March 3, 2024

Kid Geniuses

Two sets of students — from Traverse City’s Central Grade School and Crystal Lake Elementary in Benzonia  — prepare to outsmart, outwit, and out-create 250+ Odyssey of the Mind teams from around the world.
By Ross Boissoneau | May 5, 2018

So when should one start preparing for the job market? Maybe it’s never too early — though that’s not necessarily the motivation for two groups of elementary students. Teams from both Traverse City’s Central Grade and Crystal Lake Elementary in Benzonia have made to the highest level of the Odyssey of the Mind competition: its 2018 world championships, held May 23–26 this year at Iowa State University.

But even if they’re not consciously charting a career path, using their young minds and creativity means to solve problems gives them a leg up for a lifetime, explains Pam Gombert, the Odyssey of the Mind association director for Michigan.

Odyssey of the Mind problems challenge students in a variety of ways: Teams might have to design mechanical dinosaurs, build working vehicles, put a twist on classic artworks, or turn Pandora’s Box into a video game. All OM solutions require students to perform, not just the sciences, but the arts as well, whether it’s set-building, costume-making, creating props, acting, singing, or playing an instrument. 

The Odyssey of the Mind program was founded by Dr. C. Samuel Micklus, an instructor at Rowan University in New Jersey. He’d challenged his industrial design students at Rowan to use their creativity to solve unique problems like building a vehicle without wheels, designing and testing a mechanical pie thrower, and making a flotation device that transported them safely across a lake.

Teachers and students at nearby secondary schools asked to be included in such challenges. In 1978 Micklus created problems for middle and high schools in New Jersey, and Odyssey of the Mind was born. In 1980 the first teams from outside of New Jersey participated, including teams from Canada. It’s now become the largest creative problem-solving competition in the world.

Today there are five areas from which the students can choose their problem: Vehicle, Technical, Classics, Structure and Performance. The team from Central Grade in Traverse City decided to work on a problem from the classics. “We create a problem to make a skit based on a classic children’s book, such as ‘Charlotte’s Web’ or ‘Gulliver’s Travels,’” said Shanna Girrbach, who coaches the team. “We chose ‘Peter Pan.’”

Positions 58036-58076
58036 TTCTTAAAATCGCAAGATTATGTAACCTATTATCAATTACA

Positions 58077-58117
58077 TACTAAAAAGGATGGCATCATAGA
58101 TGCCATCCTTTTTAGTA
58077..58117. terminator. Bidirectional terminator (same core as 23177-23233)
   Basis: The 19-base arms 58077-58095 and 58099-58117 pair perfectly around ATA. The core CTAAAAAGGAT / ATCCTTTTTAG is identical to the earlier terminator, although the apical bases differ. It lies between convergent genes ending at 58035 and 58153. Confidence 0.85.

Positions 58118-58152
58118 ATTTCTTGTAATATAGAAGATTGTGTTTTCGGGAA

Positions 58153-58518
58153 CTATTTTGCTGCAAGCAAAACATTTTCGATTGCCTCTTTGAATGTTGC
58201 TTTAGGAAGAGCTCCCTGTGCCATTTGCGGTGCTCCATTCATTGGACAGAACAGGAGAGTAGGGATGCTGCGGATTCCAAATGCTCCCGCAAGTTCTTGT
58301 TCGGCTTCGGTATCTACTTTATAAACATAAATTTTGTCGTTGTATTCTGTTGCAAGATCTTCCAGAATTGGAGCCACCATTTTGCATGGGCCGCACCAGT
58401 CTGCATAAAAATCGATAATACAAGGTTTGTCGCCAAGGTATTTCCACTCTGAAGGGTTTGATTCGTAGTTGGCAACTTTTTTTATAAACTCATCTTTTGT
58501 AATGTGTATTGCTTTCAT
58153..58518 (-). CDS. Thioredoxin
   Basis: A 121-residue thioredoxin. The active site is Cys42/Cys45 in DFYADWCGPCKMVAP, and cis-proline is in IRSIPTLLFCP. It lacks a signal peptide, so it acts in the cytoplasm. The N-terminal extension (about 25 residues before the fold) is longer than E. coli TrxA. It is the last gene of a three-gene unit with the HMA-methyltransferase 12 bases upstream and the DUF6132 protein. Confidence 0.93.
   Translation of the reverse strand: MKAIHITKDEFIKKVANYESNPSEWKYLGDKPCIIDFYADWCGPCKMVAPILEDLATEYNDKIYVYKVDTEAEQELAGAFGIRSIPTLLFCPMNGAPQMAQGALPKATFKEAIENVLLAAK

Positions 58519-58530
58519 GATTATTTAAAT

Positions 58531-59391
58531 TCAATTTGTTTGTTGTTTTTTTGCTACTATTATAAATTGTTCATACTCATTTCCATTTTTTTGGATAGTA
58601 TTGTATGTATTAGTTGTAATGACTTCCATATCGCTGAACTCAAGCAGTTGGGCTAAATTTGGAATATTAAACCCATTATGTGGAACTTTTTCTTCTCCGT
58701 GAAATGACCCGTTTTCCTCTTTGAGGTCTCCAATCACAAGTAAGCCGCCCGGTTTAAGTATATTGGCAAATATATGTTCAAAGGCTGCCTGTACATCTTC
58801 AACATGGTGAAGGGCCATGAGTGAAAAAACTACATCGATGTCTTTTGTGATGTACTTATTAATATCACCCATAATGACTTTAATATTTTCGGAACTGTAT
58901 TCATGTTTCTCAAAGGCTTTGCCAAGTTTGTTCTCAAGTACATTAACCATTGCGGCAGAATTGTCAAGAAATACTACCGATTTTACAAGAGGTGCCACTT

Girrbach got involved when her son, Gabe, decided to participate as a first-grader at Eastern Elementary. In fact, that’s where most of the team originally hails from, though the majority now attend the TAG (Talented and Gifted) program at Central Grade.

The students focus on a dispute about an aspect of the story, and then the characters are interviewed. One aspect of the competition that almost threw the team was a requirement that there be a witness to the proceedings, and they didn’t find out until the eve of the state competition that it could not be a person. “We had to change everything the day before,” Girrbach said. Thinking quickly, the team opted to choose Peter’s shadow as the witness.

The group wasn’t sure how well they had done with their skit. “I thought they were probably somewhere between seventh and 11th,” said Girrbach. Their saving grace was the second part of the competition, which is a spontaneous reaction to judges’ questions. There, the coach isn’t even in the room — just the kids.

“We get a problem and have a minute of think time, then three or four minutes to respond,” said Gabe Girrbach. Only five of the seven team members can participate in the spontaneous portion of the competition, while the other two sit and observe. The team chooses ahead of time which students will and which will not be participate, based on whether the problem is verbal or hands-on. “I’m part of the verbal group, not the hands-on,” he said.